One of the mysteries of the English language finally explained.
An item or commodity acting as a measure of value or as a standard for currency exchange.
- ‘More practically, income could be measured as the money value, or value in some other numeraire, of the goods and services directly yielding utility, but only of those.’
- ‘No one knows how long savers will continue to accept a depreciating monetary unit as numeraire for their savings.’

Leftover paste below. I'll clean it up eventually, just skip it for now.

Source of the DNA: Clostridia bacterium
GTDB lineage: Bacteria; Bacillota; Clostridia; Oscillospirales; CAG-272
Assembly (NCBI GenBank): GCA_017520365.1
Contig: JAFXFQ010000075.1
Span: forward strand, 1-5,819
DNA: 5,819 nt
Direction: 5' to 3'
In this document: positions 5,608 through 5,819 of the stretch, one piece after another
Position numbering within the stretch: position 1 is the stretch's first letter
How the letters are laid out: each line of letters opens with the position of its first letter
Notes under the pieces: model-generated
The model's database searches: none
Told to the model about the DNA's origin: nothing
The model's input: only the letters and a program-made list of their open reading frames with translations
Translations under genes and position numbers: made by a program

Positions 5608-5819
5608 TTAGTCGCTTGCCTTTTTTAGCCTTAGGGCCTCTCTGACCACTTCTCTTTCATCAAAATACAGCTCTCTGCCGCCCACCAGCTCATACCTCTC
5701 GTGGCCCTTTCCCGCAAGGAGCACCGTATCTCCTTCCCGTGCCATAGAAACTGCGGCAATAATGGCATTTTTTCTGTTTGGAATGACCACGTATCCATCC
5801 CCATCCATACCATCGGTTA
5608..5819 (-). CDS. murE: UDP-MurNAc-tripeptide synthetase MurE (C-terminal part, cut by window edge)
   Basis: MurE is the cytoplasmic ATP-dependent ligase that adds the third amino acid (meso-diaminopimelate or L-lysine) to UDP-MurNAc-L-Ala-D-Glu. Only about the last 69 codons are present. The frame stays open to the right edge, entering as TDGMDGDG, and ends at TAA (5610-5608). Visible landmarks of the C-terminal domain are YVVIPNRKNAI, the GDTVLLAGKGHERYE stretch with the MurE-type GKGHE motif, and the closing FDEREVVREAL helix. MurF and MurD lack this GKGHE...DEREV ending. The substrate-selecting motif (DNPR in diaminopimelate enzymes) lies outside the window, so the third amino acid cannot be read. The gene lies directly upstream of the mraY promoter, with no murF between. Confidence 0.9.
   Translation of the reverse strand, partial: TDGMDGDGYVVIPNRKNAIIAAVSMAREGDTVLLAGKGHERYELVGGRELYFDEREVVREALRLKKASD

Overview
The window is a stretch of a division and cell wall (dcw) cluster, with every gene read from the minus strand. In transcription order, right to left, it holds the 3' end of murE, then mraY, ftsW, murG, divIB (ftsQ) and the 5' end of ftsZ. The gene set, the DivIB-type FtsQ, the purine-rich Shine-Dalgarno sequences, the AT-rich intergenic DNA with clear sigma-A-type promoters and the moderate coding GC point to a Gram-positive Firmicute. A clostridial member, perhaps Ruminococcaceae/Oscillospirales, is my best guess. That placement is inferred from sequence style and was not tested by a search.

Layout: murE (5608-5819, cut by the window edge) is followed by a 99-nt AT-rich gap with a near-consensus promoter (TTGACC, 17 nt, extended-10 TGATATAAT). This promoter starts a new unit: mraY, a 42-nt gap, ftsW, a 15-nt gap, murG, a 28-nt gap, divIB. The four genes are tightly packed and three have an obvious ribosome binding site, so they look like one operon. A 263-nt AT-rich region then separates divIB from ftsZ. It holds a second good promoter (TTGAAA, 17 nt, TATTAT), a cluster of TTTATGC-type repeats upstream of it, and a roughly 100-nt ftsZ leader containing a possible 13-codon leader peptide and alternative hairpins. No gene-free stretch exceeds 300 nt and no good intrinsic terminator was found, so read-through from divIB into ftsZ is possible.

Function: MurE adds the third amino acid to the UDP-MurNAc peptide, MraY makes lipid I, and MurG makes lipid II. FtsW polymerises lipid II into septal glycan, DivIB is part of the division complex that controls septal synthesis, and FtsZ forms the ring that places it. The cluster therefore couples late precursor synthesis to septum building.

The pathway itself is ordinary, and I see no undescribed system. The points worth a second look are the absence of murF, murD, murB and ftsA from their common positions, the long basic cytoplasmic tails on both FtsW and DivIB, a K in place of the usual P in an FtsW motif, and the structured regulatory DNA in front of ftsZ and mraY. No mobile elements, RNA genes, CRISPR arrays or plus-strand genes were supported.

- ‘Labor can be a numeraire of profits, but that hardly justifies the labor theory of value, because many things can be numeraires.’
- ‘Money therefore appears to be just a mere numeraire.’
- ‘This constraint is also essential for defining a numeraire, that is the monetary expression of one hour of labour.’
1960s: from French numéraire, from late Latin numerarius, from Latin numerus ‘a number’.
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